Park Public School introduced a stationary bike to its Grade 2-3 class this year. Teachers have found that students, after riding the bike for a several minutes to release extra energy, can re-focus their attention on their studies when they return to their desks.
PARK PUBLIC SCHOOL is invigorating learning in one of its classrooms through the use of a popular stationary bike. The machine is providing Grade 2-3 students with physical outlet opportunities during class to help them refocus their attention on important teacher instruction when they return to their desks.
Since February, the Halton Hills school has been incorporating a stationary bike in teacher Jennifer Wright’s classroom. The bike is quiet and small enough to be moved around the class if needed. When they feel tense or fidgety, students ask permission to ride the bike for several minutes. When they are finished riding and return to their seat, educators have found they are more focussed on learning and stay on task longer.
“In the classroom setting, students have different needs at different times,” said Wright. “Some students need to have a physical outlet throughout the day to function optimally. Sometimes they simply need more than the physical activity offered through nutrition breaks, gym and daily physical activity programming.”
The main goal of the project is to allow children to have safe, effective exercise breaks in the classroom, said Toni Marlow, Principal at Park Public School.
“This will ensure students are supervised, do not miss key lessons, and are better able to focus on task demands,” she explained. “Building self-awareness so students recognize when an exercise break is needed is also a key goal of our project.”
Wright and Marlow learned about the bike idea after a parent read about a Prince Edward Island school was doing something similar. After enquiring more about it, the school supported the idea, and thanks to a $900 grant from community bank sponsor Tandia, a bike was purchased. Staff felt confident it would be beneficial in the classroom.
Wright explained to students how the bike is to be used. Students ride the bike for about five minutes, with the help of a timer. Wright noted some students prefer to ride longer and others shorter periods of time.
Marlow fully supports the stationary bike in school and how it provides vital exercise breaks for students without disrupting class learning.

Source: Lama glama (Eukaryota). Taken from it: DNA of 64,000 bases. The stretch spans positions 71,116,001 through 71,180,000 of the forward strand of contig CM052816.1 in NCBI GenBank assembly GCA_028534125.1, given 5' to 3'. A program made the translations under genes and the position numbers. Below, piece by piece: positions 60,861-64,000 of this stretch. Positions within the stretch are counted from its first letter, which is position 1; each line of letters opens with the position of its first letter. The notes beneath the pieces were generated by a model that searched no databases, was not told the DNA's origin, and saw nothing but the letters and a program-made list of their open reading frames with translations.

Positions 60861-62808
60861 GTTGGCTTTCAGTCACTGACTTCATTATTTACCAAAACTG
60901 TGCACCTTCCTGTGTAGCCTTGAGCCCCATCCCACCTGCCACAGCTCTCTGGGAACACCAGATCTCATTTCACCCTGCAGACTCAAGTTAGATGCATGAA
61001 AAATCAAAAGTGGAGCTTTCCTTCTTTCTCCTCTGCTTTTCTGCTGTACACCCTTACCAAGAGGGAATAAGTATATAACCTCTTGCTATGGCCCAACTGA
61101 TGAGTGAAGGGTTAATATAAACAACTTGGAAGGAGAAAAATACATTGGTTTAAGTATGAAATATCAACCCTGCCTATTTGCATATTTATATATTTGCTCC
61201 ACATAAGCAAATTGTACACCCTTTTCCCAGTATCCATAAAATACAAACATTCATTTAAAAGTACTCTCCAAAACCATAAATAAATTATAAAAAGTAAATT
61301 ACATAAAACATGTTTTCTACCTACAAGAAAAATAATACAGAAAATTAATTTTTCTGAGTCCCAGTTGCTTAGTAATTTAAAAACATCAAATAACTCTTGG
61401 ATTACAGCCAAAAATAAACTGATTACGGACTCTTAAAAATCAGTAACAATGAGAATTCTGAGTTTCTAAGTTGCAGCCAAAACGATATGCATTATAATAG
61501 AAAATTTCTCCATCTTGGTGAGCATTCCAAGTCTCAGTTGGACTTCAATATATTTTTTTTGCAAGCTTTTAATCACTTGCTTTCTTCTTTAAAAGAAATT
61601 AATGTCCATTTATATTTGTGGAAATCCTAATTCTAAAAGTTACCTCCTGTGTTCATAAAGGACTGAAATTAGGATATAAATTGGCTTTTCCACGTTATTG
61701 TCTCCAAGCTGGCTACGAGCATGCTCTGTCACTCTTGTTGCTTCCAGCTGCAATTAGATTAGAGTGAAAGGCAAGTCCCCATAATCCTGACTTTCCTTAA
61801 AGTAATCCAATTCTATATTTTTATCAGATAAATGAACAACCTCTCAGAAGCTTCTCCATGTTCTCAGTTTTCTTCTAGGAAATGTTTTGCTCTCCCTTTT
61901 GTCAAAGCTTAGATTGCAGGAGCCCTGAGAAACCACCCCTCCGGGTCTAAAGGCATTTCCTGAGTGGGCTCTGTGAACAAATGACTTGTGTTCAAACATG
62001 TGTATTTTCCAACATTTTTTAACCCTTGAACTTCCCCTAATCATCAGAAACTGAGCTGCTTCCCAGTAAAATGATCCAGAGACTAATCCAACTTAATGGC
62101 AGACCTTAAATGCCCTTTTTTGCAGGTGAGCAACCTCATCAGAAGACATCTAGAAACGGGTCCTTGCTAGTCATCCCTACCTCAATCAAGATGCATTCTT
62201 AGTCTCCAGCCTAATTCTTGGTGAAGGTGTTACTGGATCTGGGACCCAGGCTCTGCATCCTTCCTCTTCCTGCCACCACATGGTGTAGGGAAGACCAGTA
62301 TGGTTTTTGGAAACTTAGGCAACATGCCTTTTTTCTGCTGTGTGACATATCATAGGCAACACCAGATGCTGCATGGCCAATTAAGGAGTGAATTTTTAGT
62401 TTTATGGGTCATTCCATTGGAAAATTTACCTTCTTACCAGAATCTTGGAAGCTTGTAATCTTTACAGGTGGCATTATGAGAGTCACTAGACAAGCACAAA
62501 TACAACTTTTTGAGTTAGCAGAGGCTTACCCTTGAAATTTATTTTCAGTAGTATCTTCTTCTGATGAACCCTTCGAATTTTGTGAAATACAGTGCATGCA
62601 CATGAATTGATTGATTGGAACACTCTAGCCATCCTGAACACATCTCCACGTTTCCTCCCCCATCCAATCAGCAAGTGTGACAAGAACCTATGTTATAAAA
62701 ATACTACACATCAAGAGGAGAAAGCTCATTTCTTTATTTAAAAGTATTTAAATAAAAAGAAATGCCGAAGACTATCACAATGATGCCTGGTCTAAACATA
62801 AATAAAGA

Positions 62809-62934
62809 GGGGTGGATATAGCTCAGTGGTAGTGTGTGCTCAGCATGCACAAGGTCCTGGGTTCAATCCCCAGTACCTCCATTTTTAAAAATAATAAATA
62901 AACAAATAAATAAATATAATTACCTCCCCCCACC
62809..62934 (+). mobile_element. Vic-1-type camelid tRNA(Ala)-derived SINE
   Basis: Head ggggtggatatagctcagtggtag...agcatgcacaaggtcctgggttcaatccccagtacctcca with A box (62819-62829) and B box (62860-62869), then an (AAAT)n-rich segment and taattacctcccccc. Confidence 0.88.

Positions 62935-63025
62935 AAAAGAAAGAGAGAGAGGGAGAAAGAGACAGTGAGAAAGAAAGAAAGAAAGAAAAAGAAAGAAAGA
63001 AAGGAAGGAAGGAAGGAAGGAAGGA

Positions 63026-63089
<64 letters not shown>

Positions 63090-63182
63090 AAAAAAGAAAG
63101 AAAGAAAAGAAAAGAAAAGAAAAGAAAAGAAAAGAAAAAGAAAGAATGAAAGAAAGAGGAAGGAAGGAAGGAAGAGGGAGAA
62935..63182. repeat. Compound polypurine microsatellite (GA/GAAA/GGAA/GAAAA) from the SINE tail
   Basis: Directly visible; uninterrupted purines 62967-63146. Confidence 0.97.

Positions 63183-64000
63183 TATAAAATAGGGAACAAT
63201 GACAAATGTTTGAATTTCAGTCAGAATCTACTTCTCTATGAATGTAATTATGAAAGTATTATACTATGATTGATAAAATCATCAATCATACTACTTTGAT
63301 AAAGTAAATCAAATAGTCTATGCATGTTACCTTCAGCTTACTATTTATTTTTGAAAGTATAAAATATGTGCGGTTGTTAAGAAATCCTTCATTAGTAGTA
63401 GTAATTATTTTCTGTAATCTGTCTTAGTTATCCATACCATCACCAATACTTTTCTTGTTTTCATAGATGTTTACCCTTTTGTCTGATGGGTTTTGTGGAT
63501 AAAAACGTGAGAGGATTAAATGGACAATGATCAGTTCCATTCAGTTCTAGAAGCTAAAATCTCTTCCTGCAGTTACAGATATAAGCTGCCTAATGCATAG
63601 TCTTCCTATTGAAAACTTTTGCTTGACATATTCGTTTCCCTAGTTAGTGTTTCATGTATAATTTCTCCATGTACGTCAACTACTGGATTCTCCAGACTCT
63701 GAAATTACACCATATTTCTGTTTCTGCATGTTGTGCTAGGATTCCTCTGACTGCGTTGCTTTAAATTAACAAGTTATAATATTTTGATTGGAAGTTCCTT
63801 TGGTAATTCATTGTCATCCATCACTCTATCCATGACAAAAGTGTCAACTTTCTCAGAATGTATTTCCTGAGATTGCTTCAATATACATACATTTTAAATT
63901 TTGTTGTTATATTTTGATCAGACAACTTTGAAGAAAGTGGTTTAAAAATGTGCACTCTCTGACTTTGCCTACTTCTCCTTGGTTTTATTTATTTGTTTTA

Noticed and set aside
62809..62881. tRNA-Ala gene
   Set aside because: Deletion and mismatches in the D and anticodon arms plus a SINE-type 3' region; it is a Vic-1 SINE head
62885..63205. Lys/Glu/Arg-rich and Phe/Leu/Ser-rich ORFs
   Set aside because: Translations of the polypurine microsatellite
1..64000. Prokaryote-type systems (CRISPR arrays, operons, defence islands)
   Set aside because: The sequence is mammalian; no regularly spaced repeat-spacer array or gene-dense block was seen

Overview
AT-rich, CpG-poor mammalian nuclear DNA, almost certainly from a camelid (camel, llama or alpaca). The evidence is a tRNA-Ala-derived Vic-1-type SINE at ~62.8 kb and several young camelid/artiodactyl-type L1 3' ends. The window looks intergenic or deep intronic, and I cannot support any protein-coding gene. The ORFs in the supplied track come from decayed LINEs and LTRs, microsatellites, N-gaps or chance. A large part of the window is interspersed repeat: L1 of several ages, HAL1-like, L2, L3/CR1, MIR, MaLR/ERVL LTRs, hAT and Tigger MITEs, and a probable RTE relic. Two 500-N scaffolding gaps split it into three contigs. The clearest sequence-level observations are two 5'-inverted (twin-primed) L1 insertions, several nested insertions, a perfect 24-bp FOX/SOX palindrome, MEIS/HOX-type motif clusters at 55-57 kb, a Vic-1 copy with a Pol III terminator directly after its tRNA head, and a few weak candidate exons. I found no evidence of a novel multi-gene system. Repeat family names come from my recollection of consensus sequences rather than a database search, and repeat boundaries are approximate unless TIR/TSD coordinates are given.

“The project was an innovative response to a need we face in many of our classrooms,” she said.
Students love the bike.
Amyra, in Grade 3, said the bike is a “great way to get your energy out if you can’t concentrate.” She noted she uses it a couple of times a week.
Said Grade 2 student Declan: “I concentrate a bit better. I don’t talk and I’m straight on task.”
Wright said her class appreciates the positive effects it has had including improving self-regulation.
“Students need movement breaks throughout the day and this allows for that in the actual classroom. Sitting at a desk for most of the day can be very difficult for some students, especially for those who are fidgety and have lots of energy to release.”
Another key aspect of the classroom bike is how it helps fulfill other curriculum goals, Wright explained. The presence of the bike has helped students learn about other things including the importance of exercise. The Health and Physical Education curriculum outlines in the Active Living section overall expectations that directly match this project, she said.
For example, it states students should participate actively and regularly in a wide variety of physical activities and demonstrate an understanding of the value of regular physical activity in their daily lives. Students are gaining an understanding how the bike can allow them greater concentration and focus in their daily classroom, Wright said.
“They are understanding factors that can contribute to their personal enjoyment of being active and living a healthy life,” she said. “They’re recognizing when they are feeling fidgety and energetic and know they can choose to ride the stationary bike to feel better. As the classroom teacher, I notice students’ anxiety and stress decrease after going on the bike and returning to their classroom work.���
The school will be monitoring the progress of the project over the next few months and if it proves successful, the school may purchase a second bike in the fall to be shared by all classrooms, Marlow stated.